Youtube has a surprisingly rich archive of quality documentaries for outdoor and adventure enthusiasts. You just need to know where to look, or rather, what to specifically look for.
Consider this list your dud filter; our way of saving you from that wasted half an hour where you search for something to watch, find something, gradually realise it’s shoddy, bail after five minutes and then repeat the process.
We’ve already given you our best adventure films on Netflix, and best adventure films on Amazon Prime. Now it’s time for some of the best freebies you’ll find. From ultra running documentaries starring top level athletes to ultra budget documentaries starring a man with a beard, this is an eclectic mix of short films, but trust us, they’re all worth watching.
How To Run 100 Miles
This 30 minute film by Brendan Leonard, the guy responsible for some of the best hiking-related diagrams around (like this), is an ultra marathon film that’s perhaps more about friendship than running. Can two lifelong mates with no real long distance running experience complete a 100-mile race? You’ll have to watch and find out. Outdoor and adventure filmmakers can often take themselves a bit too seriously but Brendan is the opposite. Humble, hilarious and surprisingly touching, this low-budget film is some quality Youtube content.
Last Woman Standing
The Barkley Marathons is a race like no other – even the entry process is a challenge in itself, quite literally. Those who do get to the start line then have the small task of running 100 miles within 60 hours. It’s a merciless course, one designed to replicate the jailbreak attempt of James Earl Ray, assassin of Martin Luther King, who only managed to get 8 miles through the surrounding woods after 55 hours on the run. If you enjoyed the popular film about the marathons on Netflix you’ll love this one as well. It follows Lake District farmer, cancer survivor and living legend of fell running Nicky Spinks in her quest to become the first ever woman to complete the race.
The Road From Karakol
If the ‘spirit of adventure’ ethos of Into The Wild struck a chord with you, then you need to watch this self-shot film by Kyle Dempster. It documents his attempt to cycle through the abandoned back roads of Kyrgyztan while also stopping to climb some of its remote peaks along the way. What starts as a somewhat happy-go-lucky adventure turns into something more serious, as Kyle finds his path home blocked. Given Kyle’s tragic accident in 2018, it’s a melancholic but still, in some way, uplifting watch.
Run The Line
This quirky and surprisingly immersive short film follows a life-loving Australian chap called Beau as he attempts to retrace the route of an old 43km train line that once ran through his neighbourhood. It all turns out to be a tricky task considering the route is now blocked by suburban homes, farms and, in many cases, jungle-like bush, but Beau is committed to sticking right to it.
Into The Empty Quarter
Follow full time ‘adventurers’ Alastair Humphreys and Leon McCarron on an expedition inspired by Wilfred Thesiger’s great journeys through the Empty Quarter of the Arabian peninsula. It’s an eye-opening look into that part of the world, with the pair struggling through the brutal landscape but encountering some touching acts of kindness from local people.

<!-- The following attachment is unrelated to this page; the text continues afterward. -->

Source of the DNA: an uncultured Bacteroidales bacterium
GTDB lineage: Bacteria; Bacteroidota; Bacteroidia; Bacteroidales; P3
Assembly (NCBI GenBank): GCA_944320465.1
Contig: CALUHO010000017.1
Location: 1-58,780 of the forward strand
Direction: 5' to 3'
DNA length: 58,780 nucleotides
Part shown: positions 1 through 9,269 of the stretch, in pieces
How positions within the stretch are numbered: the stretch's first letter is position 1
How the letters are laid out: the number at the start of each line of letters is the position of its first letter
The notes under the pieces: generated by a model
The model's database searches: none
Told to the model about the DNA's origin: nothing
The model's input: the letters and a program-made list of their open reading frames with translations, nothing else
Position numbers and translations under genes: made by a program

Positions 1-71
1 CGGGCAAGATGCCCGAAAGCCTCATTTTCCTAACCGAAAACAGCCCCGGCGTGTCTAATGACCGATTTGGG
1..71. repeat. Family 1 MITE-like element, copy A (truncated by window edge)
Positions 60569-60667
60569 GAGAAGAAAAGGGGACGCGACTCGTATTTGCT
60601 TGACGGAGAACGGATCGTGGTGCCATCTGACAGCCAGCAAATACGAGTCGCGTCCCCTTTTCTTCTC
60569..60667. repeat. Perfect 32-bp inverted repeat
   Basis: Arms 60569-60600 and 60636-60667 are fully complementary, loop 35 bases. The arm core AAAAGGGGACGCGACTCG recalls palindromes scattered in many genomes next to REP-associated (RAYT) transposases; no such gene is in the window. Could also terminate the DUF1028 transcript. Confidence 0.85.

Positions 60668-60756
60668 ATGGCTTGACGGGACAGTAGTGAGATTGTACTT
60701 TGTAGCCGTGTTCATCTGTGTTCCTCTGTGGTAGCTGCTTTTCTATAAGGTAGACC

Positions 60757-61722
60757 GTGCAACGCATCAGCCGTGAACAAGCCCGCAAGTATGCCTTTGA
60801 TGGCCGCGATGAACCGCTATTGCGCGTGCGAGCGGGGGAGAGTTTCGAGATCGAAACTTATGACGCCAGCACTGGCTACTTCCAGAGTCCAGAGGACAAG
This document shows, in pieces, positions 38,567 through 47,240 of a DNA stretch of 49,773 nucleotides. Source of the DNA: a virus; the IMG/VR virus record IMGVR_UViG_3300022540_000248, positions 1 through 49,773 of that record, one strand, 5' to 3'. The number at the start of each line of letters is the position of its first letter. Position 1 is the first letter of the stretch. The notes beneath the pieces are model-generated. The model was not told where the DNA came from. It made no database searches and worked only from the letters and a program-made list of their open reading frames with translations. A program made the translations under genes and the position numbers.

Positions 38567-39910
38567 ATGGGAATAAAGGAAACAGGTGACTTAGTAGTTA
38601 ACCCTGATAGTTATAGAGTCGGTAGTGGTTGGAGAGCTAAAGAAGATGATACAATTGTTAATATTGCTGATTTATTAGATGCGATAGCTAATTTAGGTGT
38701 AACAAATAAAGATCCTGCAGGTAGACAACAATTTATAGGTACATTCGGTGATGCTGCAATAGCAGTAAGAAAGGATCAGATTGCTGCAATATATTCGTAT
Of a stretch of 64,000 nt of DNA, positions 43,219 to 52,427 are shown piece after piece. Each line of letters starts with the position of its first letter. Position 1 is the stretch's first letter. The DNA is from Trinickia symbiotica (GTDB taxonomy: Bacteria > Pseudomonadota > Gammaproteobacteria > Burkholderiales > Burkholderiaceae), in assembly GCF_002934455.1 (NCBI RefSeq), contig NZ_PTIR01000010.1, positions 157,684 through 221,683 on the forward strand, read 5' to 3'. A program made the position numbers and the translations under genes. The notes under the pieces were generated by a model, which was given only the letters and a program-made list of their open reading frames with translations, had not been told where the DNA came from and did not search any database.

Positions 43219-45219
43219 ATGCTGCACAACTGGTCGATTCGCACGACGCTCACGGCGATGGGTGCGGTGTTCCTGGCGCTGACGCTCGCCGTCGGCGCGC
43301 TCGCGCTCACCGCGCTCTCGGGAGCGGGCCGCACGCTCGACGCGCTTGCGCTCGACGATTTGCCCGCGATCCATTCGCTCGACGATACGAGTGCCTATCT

It’s The People | A Pacific Crest Trail Film
This is one of our favourites on this list, an ultra low-budget film that’s beautifully shot and edited. It shows one New Zealander as she journeys on foot from the Mexican border to Canada on one of the world’s most famous thru hikes, discovering the amazing spirit of the trail along the way. If you didn’t already want to walk the Pacific Crest Trail, you’re going to after watching this.
Hooks: A Walk Through Britain
This, you could say, is a cult film in the UK hillwalking scene. It’s a few years old now and that shows a little with the filming and editing, but still, the concept and the character behind it make it such a quirky, easy and engaging watch. Follow one man as he decides to step out of his front door one day to walk to every single bothy in England, Scotland and Wales. The reason? To erect a simple hook in each one for people to hang their kit on.
A September To Remember – 30 Nights: London
OK this one’s on Vimeo, not Youtube, but it’s still free. It’s a short film by Trefor Jones from Essex, self-documenting the month he spent sleeping in London’s various different parks. The rules of the challenge were simple – a different park every night, six of the eight Royal Parks had to be slept in, parks had to be located within zones one to three of the capital’s public transport system, no tents (even if it rained), and no going back to the same park.
“Incredible. Felt a bit wrong that it’s free to watch,” writes one person in the comments underneath this film on Youtube. We have to agree with them, because the quality of production here is right up there. Watch Lake District climber Leo Houlding and his team attempt to ascend the vertical 1,200m face of Mirror Wall, a longer climb than Yosemite’s El Cap and with the added challenge of its eastern Greenland location.
Here’s a short but fun video to finish on. While we’ve all seen those glitzy ski films full of overly dramatic narration, this one offers a breath of fresh air, showing one comedian in the ski industry who wants to see what it’s like being one of the sport’s stars. She spends a ‘day in the life’ of three big name skiers, including Christina “Lusti” Lustenberger, Leah Evans; and Diny Harrison, discovering the graft that’s required to get to the top and stay there.
Main image: Matt Pycroft / Coldhouse Collective / Berghaus